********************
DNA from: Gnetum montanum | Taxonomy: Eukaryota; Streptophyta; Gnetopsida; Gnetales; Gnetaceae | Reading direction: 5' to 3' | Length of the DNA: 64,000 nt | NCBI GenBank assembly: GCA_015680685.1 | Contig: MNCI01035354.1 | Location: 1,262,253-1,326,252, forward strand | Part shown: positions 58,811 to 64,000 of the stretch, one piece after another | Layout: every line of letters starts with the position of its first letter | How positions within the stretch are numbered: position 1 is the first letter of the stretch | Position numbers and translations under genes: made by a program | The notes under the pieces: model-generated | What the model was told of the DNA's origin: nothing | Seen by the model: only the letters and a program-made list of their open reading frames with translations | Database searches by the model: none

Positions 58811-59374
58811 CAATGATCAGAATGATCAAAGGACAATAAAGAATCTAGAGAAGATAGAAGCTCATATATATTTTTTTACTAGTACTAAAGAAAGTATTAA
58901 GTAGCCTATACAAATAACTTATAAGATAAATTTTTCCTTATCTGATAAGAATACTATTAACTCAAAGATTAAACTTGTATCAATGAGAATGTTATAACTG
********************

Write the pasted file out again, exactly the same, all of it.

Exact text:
DNA from: Gnetum montanum | Taxonomy: Eukaryota; Streptophyta; Gnetopsida; Gnetales; Gnetaceae | Reading direction: 5' to 3' | Length of the DNA: 64,000 nt | NCBI GenBank assembly: GCA_015680685.1 | Contig: MNCI01035354.1 | Location: 1,262,253-1,326,252, forward strand | Part shown: positions 58,811 to 64,000 of the stretch, one piece after another | Layout: every line of letters starts with the position of its first letter | How positions within the stretch are numbered: position 1 is the first letter of the stretch | Position numbers and translations under genes: made by a program | The notes under the pieces: model-generated | What the model was told of the DNA's origin: nothing | Seen by the model: only the letters and a program-made list of their open reading frames with translations | Database searches by the model: none

Positions 58811-59374
58811 CAATGATCAGAATGATCAAAGGACAATAAAGAATCTAGAGAAGATAGAAGCTCATATATATTTTTTTACTAGTACTAAAGAAAGTATTAA
58901 GTAGCCTATACAAATAACTTATAAGATAAATTTTTCCTTATCTGATAAGAATACTATTAACTCAAAGATTAAACTTGTATCAATGAGAATGTTATAACTG